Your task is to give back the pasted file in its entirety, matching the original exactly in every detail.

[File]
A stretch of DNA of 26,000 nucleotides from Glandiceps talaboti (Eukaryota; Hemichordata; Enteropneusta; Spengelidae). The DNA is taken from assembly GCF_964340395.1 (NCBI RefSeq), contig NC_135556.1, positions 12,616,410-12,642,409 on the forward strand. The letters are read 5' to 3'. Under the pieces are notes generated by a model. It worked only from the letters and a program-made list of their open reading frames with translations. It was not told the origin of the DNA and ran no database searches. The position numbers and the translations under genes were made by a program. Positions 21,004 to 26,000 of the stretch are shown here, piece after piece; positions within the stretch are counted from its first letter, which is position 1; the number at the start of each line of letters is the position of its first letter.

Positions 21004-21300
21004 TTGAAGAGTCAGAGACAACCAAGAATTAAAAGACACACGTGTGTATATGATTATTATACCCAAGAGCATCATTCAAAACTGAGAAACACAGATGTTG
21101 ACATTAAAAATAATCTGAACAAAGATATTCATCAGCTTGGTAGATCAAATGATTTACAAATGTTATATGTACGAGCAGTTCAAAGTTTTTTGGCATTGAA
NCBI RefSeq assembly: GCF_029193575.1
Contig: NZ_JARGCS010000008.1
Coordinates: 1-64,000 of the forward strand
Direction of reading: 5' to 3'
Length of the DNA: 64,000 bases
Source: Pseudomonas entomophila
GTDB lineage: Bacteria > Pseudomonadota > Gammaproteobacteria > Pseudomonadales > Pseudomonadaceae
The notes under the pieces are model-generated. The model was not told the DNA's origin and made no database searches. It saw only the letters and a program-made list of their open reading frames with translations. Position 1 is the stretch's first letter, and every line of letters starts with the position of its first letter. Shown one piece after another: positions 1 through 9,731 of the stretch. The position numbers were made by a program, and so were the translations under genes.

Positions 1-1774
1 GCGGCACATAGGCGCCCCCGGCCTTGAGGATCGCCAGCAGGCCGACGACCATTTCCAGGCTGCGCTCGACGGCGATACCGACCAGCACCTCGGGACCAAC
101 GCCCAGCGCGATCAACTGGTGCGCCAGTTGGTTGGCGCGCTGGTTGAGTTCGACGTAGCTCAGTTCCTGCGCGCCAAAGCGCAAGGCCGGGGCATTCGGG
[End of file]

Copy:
A stretch of DNA of 26,000 nucleotides from Glandiceps talaboti (Eukaryota; Hemichordata; Enteropneusta; Spengelidae). The DNA is taken from assembly GCF_964340395.1 (NCBI RefSeq), contig NC_135556.1, positions 12,616,410-12,642,409 on the forward strand. The letters are read 5' to 3'. Under the pieces are notes generated by a model. It worked only from the letters and a program-made list of their open reading frames with translations. It was not told the origin of the DNA and ran no database searches. The position numbers and the translations under genes were made by a program. Positions 21,004 to 26,000 of the stretch are shown here, piece after piece; positions within the stretch are counted from its first letter, which is position 1; the number at the start of each line of letters is the position of its first letter.

Positions 21004-21300
21004 TTGAAGAGTCAGAGACAACCAAGAATTAAAAGACACACGTGTGTATATGATTATTATACCCAAGAGCATCATTCAAAACTGAGAAACACAGATGTTG
21101 ACATTAAAAATAATCTGAACAAAGATATTCATCAGCTTGGTAGATCAAATGATTTACAAATGTTATATGTACGAGCAGTTCAAAGTTTTTTGGCATTGAA
NCBI RefSeq assembly: GCF_029193575.1
Contig: NZ_JARGCS010000008.1
Coordinates: 1-64,000 of the forward strand
Direction of reading: 5' to 3'
Length of the DNA: 64,000 bases
Source: Pseudomonas entomophila
GTDB lineage: Bacteria > Pseudomonadota > Gammaproteobacteria > Pseudomonadales > Pseudomonadaceae
The notes under the pieces are model-generated. The model was not told the DNA's origin and made no database searches. It saw only the letters and a program-made list of their open reading frames with translations. Position 1 is the stretch's first letter, and every line of letters starts with the position of its first letter. Shown one piece after another: positions 1 through 9,731 of the stretch. The position numbers were made by a program, and so were the translations under genes.

Positions 1-1774
1 GCGGCACATAGGCGCCCCCGGCCTTGAGGATCGCCAGCAGGCCGACGACCATTTCCAGGCTGCGCTCGACGGCGATACCGACCAGCACCTCGGGACCAAC
101 GCCCAGCGCGATCAACTGGTGCGCCAGTTGGTTGGCGCGCTGGTTGAGTTCGACGTAGCTCAGTTCCTGCGCGCCAAAGCGCAAGGCCGGGGCATTCGGG